Olyphant & Co, China 19th century (Hong Kong office)
HF: Olyphant & Co. was a merchant trading house in 19th-century China. From its initial involvement there, the firm expanded into other countries including Great Britain, Australia and New Zealand. Olyphant & Co’s business dealings in Peru caused the company to collapse in 1878.
The firm was founded in Canton by David WC Olyphant (1789-1851) and Charles N Talbot after their former employer, King & Talbot went bankrupt. There, the two partners established themselves as supercargoes trading in “silk, mattings and fancy articles”, (1) operating from the No. 1 building of the American factory.
Olyphant was a vociferous opponent of the opium trade and the firm was the only large foreign trading company not to engage in opium smuggling. The firm’s anti-opium stance led to its offices becoming known as “Zion’s Corner”. Over the next 30 years, the company continued to grow in competition with other traders including Augustine Heard & Co, Russell & Co., and Wetmore & Co. They opened offices in Hong Kong, Shanghai and Foochow (Fuzhou) and overseas in Australia and New Zealand.
In 1837, Olyphant & Co’s ship Morrison made an attempt to repatriate seven shipwrecked Japanese sailors and at the same time open trade with Japan. The crew’s efforts were thwarted after the Japanese opened fire and the ship was forced to retreat.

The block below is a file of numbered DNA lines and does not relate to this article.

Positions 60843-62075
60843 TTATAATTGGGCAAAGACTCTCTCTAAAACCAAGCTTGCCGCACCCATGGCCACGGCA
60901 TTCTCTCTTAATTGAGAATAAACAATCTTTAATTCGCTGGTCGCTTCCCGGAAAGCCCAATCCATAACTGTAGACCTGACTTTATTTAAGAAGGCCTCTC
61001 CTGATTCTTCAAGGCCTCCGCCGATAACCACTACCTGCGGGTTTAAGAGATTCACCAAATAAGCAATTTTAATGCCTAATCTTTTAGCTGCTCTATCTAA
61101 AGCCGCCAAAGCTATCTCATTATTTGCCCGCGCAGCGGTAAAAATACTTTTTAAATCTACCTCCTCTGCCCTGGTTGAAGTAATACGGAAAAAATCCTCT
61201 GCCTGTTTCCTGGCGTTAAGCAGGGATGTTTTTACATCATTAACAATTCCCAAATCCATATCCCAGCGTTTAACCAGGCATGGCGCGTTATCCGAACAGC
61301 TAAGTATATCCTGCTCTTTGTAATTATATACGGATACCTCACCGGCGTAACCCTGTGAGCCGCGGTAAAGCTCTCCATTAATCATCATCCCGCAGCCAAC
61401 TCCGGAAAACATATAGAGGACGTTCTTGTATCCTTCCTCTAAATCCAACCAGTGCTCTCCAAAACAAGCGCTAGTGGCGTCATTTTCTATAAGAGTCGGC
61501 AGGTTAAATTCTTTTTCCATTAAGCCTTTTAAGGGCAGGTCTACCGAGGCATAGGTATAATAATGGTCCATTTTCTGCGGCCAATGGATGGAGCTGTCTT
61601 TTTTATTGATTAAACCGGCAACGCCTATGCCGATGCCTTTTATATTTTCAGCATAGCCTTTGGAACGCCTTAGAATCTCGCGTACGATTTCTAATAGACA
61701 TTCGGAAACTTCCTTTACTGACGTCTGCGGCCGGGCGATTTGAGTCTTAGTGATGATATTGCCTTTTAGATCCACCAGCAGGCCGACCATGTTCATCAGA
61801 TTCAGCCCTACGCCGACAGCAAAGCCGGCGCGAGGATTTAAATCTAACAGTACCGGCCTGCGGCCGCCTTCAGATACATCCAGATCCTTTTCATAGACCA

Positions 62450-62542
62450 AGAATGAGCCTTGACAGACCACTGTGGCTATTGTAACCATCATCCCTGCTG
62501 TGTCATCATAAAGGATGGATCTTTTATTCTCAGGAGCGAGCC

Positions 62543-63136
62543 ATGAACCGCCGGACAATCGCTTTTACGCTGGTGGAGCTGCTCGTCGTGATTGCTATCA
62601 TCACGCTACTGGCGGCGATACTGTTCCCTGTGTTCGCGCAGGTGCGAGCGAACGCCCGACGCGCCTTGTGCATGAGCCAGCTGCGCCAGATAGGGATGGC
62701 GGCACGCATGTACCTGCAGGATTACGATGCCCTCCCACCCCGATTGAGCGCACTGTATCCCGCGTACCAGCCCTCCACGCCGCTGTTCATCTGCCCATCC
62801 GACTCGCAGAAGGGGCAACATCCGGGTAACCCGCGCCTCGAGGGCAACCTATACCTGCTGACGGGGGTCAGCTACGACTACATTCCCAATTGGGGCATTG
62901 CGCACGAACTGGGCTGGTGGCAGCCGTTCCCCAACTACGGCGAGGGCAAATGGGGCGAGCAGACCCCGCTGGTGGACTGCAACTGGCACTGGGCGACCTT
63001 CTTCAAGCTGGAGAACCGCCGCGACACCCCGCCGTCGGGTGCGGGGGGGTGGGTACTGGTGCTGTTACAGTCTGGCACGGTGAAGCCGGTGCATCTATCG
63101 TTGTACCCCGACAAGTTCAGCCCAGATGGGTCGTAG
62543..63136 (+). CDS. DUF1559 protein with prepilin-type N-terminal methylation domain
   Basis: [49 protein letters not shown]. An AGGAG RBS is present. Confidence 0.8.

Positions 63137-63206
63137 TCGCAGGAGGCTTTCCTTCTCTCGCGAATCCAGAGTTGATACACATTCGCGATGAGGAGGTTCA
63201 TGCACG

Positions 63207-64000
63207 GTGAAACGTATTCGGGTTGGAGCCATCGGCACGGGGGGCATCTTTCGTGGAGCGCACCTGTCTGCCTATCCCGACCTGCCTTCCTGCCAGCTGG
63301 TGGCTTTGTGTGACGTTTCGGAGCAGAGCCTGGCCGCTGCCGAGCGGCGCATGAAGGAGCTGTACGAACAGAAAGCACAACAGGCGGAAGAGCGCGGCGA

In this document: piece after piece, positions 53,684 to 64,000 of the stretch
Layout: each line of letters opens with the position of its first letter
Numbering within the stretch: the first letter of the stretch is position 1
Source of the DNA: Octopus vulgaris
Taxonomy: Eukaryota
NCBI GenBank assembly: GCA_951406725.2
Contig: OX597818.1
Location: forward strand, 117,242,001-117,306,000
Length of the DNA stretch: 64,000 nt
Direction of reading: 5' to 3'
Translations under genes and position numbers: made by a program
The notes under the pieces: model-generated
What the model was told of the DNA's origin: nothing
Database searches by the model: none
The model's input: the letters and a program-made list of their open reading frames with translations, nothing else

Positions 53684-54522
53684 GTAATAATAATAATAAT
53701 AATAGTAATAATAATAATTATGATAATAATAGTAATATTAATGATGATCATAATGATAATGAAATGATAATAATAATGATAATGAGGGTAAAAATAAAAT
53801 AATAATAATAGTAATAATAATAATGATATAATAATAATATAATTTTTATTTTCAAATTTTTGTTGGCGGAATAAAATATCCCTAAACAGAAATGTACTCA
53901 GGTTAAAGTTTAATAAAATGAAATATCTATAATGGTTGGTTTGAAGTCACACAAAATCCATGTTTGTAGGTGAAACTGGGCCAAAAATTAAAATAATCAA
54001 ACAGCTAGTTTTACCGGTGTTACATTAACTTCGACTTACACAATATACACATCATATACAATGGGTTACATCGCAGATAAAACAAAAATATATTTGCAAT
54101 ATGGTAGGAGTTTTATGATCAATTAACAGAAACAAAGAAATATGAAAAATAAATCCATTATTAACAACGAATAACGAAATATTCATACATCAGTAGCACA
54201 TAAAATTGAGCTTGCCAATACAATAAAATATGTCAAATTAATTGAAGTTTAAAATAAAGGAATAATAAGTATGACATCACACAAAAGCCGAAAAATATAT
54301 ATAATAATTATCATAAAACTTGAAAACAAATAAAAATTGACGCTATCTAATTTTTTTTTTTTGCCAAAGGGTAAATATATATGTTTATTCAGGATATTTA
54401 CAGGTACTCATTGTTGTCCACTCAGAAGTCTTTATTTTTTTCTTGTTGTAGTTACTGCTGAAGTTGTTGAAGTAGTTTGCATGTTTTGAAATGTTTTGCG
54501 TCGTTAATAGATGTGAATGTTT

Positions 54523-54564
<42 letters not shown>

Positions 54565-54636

David Olyphant’s son Robert Morrison Olyphant (1824-1918) reorganized the firm in 1858. 4
In the 1870s, partner Augustus Allen Hayes helped revive proposals for the Woosung Road Railway between Woosung (Wusong), and Shanghai’s Zhabei district in conjunction with Jardine Matheson and Augustine Heard and Company.
Olyphant and Co. owned and operated the following clippers for the transport of tea and silk from China to the US: (2)
- William E. Roman (1850)
- Wild Pigeon (1851)
- Tinqua (1851)
- Wild Duck (1852)
In the mid 1870s, the firm reduced their interest in Chinese products and instead turned to the sodium nitrate business in conjunction with the government of Peru. As an extension to these dealings with Peru’s rulers, Olyphant & Co. agreed to import laborers by steamer from China. However, the firm proved unable to procure the requisite human cargoes, allegedly as a result of jealously on the part of their competition with support from the British government. To the surprise of the mercantile community, the subsequent losses incurred caused Olyphant & Co. to cease trading in late 1878 while owing money to creditors including Drexel, Morgan & Co. and the government of Peru.
- DWC Olyphant Papers 1827-1851 The Burke Library Archives, Columbia University Archives
- Olyphant & Co’s Failure, The New York Times, 9th December 1878
- The American Clipper Ship, 1845-1920: A Comprehensive History, with a Listing of Builders and Their Ships, GA Knoblock, McFarland, 2014
- Olyphant & Co wikipedia